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This sauteed chicken is quick and easy. It’s also very gourmet!
Simple Sauteed Chicken: A Basic Recipe
This basic sauteed chicken is awesome just as it is here.
However, this is a very important recipe to have in your arsenal. It’s very easy so you have a meal in about 30 minutes, but the most important thing about this recipe is that it’s the basis for many other skillet chicken dishes.
This is a recipe you build on. It’s one of your fundamentals actually. So many things can be made from this that it’s actually mind boggling. The plus is that even though many dishes are based on this simple recipe, they all taste different and stand on their own.
First Rule Of Sauteeing
The very first thing you need to know for a successful saute–be it chicken or any other meat–is the meat must be patted dry.
If the meat is not dried off, you won’t be browning the meat, you’ll be steaming it.
Now a word about the chicken. In order for this to cook quickly, you have to use smaller chickens or chicken parts. Broilers or fryers are excellent sizes, but be careful using pre-cut parts. Most of the ones I’ve seen in the past few years look like they have come off of some thyroidal monsters. If you can feed two people off a chicken thigh, that’s too large for this recipe to cook in 30 minutes. Seriously, some of the parts sold look as if they came off a turkey.
This is the gourmet part!
Making a reduction is super easy. All you do is boil away some of the liquid. What this does is concentrate the flavor–so be careful with how much salt you use to season the chicken! This is another reason you don’t wipe the pan out after removing the chicken. What’s left on the bottom is full of flavor. I’d also caution to use a low-sodium stock, same reason as before.
If you’d like the sauce to have a bit more body, mix up some beurre manie. That’s just a real fancy name for equal parts of butter and flour mixed together to make a paste. In fact, if you make a lot of gravies and white sauces for mac and cheese, you’ll find it helpful to have some of this in the fridge. So if your sauce recipe calls for 2 tablespoons of flour and 2 tablespoons of butter, then just use 2 tablespoons of your beurre manie.
Simple Sauteed Chicken
- 1 small-medium cut-up chicken about 3-4 lbs
- 1 tsp oil
- 1 tbs butter
- 1/2 tsp salt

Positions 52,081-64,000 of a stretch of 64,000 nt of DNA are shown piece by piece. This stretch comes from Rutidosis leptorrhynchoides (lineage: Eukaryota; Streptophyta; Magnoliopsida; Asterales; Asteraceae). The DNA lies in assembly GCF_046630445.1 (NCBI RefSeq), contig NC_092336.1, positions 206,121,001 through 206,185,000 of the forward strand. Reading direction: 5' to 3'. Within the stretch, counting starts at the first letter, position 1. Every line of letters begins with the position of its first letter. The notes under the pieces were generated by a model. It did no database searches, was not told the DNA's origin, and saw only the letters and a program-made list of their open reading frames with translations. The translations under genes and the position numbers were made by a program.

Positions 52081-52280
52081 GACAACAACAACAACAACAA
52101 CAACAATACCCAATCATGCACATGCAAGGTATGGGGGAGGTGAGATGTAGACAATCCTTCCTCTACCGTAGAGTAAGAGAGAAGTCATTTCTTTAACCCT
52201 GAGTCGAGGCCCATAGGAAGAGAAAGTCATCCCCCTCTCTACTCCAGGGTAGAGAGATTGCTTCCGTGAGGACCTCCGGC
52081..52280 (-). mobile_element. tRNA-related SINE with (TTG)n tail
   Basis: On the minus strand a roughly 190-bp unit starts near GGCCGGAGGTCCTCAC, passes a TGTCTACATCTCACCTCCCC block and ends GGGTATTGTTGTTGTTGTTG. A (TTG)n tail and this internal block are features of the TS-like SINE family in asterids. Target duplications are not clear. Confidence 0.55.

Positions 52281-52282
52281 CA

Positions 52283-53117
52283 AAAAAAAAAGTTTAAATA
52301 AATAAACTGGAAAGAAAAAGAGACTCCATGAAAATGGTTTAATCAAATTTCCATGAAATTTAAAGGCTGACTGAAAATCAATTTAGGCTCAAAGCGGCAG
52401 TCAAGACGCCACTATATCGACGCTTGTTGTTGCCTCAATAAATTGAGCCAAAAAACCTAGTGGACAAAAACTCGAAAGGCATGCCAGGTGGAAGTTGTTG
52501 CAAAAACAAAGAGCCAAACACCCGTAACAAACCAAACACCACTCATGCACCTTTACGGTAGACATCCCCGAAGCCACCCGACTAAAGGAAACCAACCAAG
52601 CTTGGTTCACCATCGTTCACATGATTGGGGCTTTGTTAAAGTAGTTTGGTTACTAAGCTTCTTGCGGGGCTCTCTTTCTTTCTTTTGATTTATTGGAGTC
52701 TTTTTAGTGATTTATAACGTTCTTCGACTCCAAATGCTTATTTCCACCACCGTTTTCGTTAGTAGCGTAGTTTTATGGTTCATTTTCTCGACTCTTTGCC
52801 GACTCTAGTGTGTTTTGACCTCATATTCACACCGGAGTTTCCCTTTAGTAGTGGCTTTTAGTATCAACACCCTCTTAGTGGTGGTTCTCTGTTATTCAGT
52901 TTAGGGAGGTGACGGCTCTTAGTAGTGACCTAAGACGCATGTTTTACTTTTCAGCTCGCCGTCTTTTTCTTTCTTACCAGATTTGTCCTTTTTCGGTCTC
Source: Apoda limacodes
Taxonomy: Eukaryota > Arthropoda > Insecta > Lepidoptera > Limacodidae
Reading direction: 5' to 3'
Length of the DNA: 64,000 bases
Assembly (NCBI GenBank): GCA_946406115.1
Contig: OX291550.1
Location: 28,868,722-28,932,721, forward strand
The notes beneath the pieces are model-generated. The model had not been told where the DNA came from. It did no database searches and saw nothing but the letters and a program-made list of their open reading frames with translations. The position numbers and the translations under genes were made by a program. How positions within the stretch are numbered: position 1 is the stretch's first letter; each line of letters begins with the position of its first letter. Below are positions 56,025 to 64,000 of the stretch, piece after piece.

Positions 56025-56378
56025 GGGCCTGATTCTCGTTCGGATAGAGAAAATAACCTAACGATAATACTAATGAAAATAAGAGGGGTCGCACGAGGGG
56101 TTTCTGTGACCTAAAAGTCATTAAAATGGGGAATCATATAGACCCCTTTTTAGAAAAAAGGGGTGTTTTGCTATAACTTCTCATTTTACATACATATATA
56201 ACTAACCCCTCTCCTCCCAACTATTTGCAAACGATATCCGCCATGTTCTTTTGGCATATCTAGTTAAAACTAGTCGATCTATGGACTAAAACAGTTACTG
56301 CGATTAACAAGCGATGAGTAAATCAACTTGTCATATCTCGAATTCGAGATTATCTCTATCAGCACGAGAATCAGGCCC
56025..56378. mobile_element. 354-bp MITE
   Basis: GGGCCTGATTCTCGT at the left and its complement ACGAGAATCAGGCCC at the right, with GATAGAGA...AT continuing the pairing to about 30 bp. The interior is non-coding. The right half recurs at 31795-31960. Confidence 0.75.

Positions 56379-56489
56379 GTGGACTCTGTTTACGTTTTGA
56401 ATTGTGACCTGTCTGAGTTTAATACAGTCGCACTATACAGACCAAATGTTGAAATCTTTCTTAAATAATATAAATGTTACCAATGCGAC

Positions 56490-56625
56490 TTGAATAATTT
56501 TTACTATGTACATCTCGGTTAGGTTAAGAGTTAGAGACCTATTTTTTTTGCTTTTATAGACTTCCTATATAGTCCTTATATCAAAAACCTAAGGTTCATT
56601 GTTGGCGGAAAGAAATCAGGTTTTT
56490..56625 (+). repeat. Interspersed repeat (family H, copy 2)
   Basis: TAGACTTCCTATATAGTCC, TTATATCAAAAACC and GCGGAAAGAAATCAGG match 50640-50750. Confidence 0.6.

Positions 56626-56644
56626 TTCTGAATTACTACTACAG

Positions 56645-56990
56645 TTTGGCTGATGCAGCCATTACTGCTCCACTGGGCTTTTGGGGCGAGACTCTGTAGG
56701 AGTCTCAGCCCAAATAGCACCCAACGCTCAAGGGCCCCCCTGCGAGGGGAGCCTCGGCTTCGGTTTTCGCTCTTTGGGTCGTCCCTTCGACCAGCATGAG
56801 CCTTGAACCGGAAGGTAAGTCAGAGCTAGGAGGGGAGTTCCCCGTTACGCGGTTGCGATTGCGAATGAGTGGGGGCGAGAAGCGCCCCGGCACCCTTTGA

- 1/4 tsp pepper
- pinch of any herb you like
- 1 tbs finely chopped onion or green onion
- 1/2 cup chicken stock
- 1/2 cup dry white vermouth or white wine
- 1 tsp beurre manie (optional see note)-OR- 1 tsp butter
- Heat a large skillet over medium-high heat. Add the oil and butter. Pat the chicken dry with paper towels.
- When the butter is melted add the chicken parts skin side down and brown for 5 minutes; turn and brown the other side for 5 minutes.
- Turn the chicken skin side up again, reduce heat to medium, sprinkle with the salt, pepper and the pinch of herb you are using. Cover and simmer for another 5 minutes; turn the chicken, cover and cook an additional 5 minutes.
- Check chicken for doneness. If juice is still pink, cover and cook another 5 minutes.
- Remove chicken from the pan, cover and keep warm. Do not drain or wipe out the pan.
- Keeping the skillet over medium heat, add the onion/green onion. Cook for 1 minute.
- Add the wine/vermouth and scrape up the bits at the bottom (deglazing). Add the stock and boil for about 5 minutes until the sauce is reduced and slightly syrupy.
- If you want a thicker sauce, use the beurre manie. If not, add the butter, stir and pour over the chicken.
Yes Judith, this is a great basic recipe for chicken, but one which every new cook should have in her recipe file. I’ve been cooking for a long time, but I learned something new from you today. I didn’t know that a’ Roux’ is also called ‘Buerre Manie’, so thanks for that info. I’ll casually throw this term in when my son (who’s a Chef) and I are yacking about recipes. I’m sure he’ll be impressed, to say the least. 🙂
Judith Hanneman says
If you really want to impress him, throw terms like “maillard effect,” “mirepoix” and “master recipes” LOL Actually this is a master recipe because so many iterations can be done and they’re all different.
Sam Visser says
Wow, this is a real treat for the chicken lovers like me! Thanks for sharing the recipe.
I’m waiting to taste the sauteed chicken. Making it soon. Thanks for sharing the recipe.